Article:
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Symbols of defiance and rank, an insight into Freemasons’ jewels

The Freemasons Medal made for King Edward VII  at the Museum of Freemasonry's forthcoming exhibition in London of masonic jewels, Bejewelled: Badges, Brotherhood and Identity, the UK's first major exhibition of masonic jewels. Picture: John Stillwell/PA Wire
The Freemasons Medal made for King Edward VII at the Museum of Freemasonry's forthcoming exhibition in London of masonic jewels, Bejewelled: Badges, Brotherhood and Identity, the UK's first major exhibition of masonic jewels. Picture: John Stillwell/PA Wire
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THEY were a sign of defiance in Prisoner of War camps, crudely made from bits of bone, scraps of food, and straw. Others were glittering works of art fit for a king.

Now more than 150 stunning examples of masonic badges - referred to as jewels - are going on display together in London for the first time.

The miniature Freemasons Medals of Harry Blaydon at the Museum of Freemasonry's forthcoming exhibition in London of masonic jewels, Bejewelled: Badges, Brotherhood and Identity, the UK's first major exhibition of masonic jewels. Picture: John Stillwell/PA Wire

The miniature Freemasons Medals of Harry Blaydon at the Museum of Freemasonry's forthcoming exhibition in London of masonic jewels, Bejewelled: Badges, Brotherhood and Identity, the UK's first major exhibition of masonic jewels. Picture: John Stillwell/PA Wire

Bejewelled: Badges, Brotherhood and Identity at the Library and Museum of Freemasonry sheds light on the long and celebrated tradition of masonic jewels.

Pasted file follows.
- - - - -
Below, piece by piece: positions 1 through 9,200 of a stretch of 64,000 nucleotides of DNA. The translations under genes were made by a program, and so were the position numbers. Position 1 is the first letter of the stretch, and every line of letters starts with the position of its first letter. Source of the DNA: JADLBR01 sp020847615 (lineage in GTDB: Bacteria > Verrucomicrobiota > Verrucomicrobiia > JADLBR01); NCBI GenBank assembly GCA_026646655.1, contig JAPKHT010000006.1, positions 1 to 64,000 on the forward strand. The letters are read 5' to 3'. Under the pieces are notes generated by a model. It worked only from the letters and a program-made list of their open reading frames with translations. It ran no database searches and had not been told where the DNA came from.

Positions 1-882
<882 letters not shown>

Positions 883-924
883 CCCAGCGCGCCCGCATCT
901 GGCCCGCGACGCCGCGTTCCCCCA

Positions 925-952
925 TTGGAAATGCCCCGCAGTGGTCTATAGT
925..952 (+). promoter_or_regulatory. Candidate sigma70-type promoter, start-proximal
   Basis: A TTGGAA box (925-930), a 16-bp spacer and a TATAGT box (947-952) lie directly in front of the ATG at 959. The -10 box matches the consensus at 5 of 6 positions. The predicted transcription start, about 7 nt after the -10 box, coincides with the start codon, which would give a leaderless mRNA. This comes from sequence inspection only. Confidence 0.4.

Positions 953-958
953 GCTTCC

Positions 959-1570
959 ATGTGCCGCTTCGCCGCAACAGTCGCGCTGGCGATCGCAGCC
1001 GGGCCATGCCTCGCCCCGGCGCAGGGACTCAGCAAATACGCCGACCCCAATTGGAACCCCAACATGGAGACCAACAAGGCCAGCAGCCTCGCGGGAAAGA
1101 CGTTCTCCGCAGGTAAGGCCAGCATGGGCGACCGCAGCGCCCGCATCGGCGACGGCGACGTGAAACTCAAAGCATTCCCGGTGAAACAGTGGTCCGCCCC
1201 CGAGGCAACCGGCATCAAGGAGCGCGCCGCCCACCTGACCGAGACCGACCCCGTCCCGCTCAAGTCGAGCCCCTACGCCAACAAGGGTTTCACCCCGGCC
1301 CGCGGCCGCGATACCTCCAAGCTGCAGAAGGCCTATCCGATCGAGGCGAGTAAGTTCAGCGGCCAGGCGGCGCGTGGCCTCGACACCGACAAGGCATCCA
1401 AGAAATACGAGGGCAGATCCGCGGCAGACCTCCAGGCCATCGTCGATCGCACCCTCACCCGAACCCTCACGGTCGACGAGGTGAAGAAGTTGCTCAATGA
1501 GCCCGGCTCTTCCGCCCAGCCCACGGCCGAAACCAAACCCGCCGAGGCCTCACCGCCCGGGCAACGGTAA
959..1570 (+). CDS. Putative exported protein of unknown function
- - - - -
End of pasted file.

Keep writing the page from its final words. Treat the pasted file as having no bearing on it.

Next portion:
By wearing ‘jewels’ masons connect with one another and reveal something about themselves.

Packed full of symbols and hidden meanings, each jewel has its own story.

Museum curator Mark Dennis told the Yorkshire Post: “When Freemasons wear jewels, its about showing who they are and their rank.

“The tradition goes back to the early 1700s in Florence. They were not created to be worn at first, but people soon began to pin them to their clothes.

“There are examples of lodges who created and wore them at Prisoner of War camps, in Singapore during the Second World War, when they were worn as an act of defiance; and even in the Napoleonic Wars, when Masons’ badges were made from materials including bones, food and straw.

“The exhibition also shows the glittering side, including some of Edward II’s jewels, which are quite different.

“Jewels are not just beautiful and made to be worn, but to show the people around them who they are.”

Other examples in the collection include pieces from around the world, including an Egyptian-inspired Authors’ Lodge jewel and a Barraclough Plate jewel.

The exhibition, the largest public display ever staged in the UK, runs at the Library and Museum of Freemasonry, at Freemasons’ Hall, London, from tomorrow until August 24, 2019.